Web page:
The absolute disaster of moral relativism

My mother tells me that when I was a young child, I said I didn't want to eat any more sugar because I didn't want to get sick. However, when I learned of all the food I liked that had sugar (not just desserts), my idealistic resolve started to crumble. My sugar-free diet didn't last very long when I realized all that it would require!

Perhaps you've heard someone ask, "Just how far do you want to take that?" Sometimes people make statements that sound nice, but when you take them to the extreme on a practical level, they don't really work. When it comes to logical arguments, one of the most effective checks you can perform against it is to take it to its logical conclusion or its "extreme." Many times this will reveal major problems with the argument, and often the end result or conclusion of an argument will be more "sour" than a sugar-free dessert is to a child. In this post, I would like to do just that for the argument of moral relativism in entertainment--i.e., the belief that for any entertainment, "just because it's wrong for you to watch doesn't make it wrong for me."

Conclusion of Moral Relativism

In logic there is something called the paradox of the heap. The question goes like this: "If you have a heap of sand and take away a single grain, will it still be a heap?" "Yes, of course," comes the reply. "Taking away just one grain won't turn a heap of sand into a non-heap." That sounds reasonable enough. But is it true? What if we asked this question over and over, thousands of times, each time taking away a single grain of sand? Will the answer to the question continue to be "Of course...taking away just one more grain won't turn a heap into a non-heap"? Eventually, you will be left with a few hundred grains, then a hundred, then 10, 9, then 4, 3, 2, then 1 grain, and then no grains at all. Obviously you no longer have a "heap"! The exact grain of sand which caused the "heap" to stop being a heap is unclear; it's a bit like like trying to figure out the straw that broke the camel's back. But it is clear that when we take this riddle to the conclusion or extreme, we find a problem.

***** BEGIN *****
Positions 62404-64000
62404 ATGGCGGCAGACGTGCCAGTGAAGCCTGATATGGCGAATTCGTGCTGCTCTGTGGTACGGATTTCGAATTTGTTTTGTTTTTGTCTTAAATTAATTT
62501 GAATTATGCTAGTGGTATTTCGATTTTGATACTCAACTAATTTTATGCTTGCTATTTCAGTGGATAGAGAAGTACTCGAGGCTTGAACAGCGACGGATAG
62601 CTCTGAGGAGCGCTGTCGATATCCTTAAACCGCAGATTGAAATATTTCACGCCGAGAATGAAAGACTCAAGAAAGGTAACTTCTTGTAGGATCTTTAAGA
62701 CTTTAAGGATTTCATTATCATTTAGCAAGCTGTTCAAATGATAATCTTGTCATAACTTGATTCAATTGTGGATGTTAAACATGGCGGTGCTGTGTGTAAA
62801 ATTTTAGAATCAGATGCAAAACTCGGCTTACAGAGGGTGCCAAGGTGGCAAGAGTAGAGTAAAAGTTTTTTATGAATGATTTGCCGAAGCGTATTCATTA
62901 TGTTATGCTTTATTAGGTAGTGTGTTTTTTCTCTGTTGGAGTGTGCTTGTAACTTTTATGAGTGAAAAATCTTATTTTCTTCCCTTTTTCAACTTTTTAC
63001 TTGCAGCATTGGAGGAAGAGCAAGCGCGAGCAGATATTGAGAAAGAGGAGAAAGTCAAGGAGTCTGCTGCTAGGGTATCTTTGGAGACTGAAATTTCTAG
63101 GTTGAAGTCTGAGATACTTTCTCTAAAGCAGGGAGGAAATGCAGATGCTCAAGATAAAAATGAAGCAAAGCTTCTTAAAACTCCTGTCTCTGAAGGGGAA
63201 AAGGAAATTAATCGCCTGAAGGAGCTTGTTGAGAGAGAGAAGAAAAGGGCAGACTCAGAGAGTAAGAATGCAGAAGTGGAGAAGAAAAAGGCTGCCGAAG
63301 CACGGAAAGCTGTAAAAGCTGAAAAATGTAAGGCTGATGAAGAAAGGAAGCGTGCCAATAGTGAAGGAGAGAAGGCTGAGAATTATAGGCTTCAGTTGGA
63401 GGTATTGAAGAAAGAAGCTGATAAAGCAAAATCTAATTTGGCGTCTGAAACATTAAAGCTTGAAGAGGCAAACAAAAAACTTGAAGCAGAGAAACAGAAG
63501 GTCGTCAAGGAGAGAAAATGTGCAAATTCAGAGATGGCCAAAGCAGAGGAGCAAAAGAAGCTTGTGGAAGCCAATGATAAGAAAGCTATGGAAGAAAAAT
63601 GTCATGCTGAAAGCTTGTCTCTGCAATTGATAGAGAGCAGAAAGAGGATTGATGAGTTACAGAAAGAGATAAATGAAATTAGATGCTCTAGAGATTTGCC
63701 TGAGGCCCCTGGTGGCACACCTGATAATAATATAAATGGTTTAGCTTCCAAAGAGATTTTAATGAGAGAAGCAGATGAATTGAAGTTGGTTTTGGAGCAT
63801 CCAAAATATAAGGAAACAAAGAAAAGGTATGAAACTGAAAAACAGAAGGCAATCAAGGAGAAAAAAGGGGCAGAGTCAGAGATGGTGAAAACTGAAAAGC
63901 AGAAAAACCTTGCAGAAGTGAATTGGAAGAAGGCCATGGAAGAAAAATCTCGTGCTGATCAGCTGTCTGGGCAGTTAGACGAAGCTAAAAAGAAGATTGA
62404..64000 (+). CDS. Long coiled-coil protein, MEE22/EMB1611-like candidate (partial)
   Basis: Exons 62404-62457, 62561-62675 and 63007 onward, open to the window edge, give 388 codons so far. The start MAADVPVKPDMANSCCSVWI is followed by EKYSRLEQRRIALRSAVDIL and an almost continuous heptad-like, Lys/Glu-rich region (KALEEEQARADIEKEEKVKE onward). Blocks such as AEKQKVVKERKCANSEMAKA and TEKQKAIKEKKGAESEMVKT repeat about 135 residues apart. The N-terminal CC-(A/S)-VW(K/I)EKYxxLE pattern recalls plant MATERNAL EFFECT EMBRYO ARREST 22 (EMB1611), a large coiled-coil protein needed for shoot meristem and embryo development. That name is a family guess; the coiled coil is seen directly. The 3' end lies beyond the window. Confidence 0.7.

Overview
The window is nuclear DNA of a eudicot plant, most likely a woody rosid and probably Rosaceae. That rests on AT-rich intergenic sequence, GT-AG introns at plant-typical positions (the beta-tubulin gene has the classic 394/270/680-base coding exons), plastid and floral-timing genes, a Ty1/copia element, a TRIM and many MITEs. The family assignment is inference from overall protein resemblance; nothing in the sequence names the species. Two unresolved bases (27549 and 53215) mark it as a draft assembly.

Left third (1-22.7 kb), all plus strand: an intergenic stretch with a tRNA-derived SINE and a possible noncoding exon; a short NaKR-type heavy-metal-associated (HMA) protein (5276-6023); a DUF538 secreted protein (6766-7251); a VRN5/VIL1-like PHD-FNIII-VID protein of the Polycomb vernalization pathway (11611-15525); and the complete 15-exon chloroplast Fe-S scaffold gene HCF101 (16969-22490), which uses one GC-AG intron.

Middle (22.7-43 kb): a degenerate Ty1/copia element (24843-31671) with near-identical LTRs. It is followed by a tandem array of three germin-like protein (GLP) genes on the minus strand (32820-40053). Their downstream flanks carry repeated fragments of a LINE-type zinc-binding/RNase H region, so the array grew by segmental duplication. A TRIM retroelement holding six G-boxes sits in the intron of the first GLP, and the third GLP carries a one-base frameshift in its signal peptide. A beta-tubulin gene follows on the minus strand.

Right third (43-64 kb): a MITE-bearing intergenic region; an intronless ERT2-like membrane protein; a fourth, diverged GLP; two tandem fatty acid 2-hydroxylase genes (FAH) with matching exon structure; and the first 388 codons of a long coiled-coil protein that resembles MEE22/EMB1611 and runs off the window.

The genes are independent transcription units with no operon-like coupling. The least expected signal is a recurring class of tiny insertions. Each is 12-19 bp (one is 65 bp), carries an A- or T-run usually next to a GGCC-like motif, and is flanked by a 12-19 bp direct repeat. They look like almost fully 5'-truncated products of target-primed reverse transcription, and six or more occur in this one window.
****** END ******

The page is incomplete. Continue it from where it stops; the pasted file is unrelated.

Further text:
Let's take moral relativism to its conclusion. When people say, "What's wrong for you in entertainment may not be wrong for me," if they do not give any qualifications for their statement, they are setting themselves up for moral ruin. How far do they take that? Do they think it might be okay for someone to enjoy listening to a song with words so vile that they are straight from hell itself? Do they think it could be acceptable for someone somewhere to watch a pornographic movie so filthy that it is entirely devilish? You have to draw the line somewhere, or you end up with a bizarre and evil sense of morality. And if you draw the line somewhere, then you, too, have a line. It doesn't make much sense to call someone else a legalist just because their line is more conservative than yours. To correctly call someone a legalist, you must show how their standards do not simply maintain moral purity, which keeps people in spiritual freedom; rather, you must show how their standards are unbiblical and bring people into bondage.

A story of Indians, weather, and firewood illustrates the effects of relativism:

During the first part of autumn, the Indians asked their chief if the winter was going to be cold or mild. Not really knowing the answer, the chief replied that the winter was going to be very cold and that the members of the village were to collect wood to be prepared.
Being a good leader, he then called the National Weather Service, and asked, "Is this winter going to be cold?"
The man on the phone responded, "Yes, this winter will be quite cold indeed."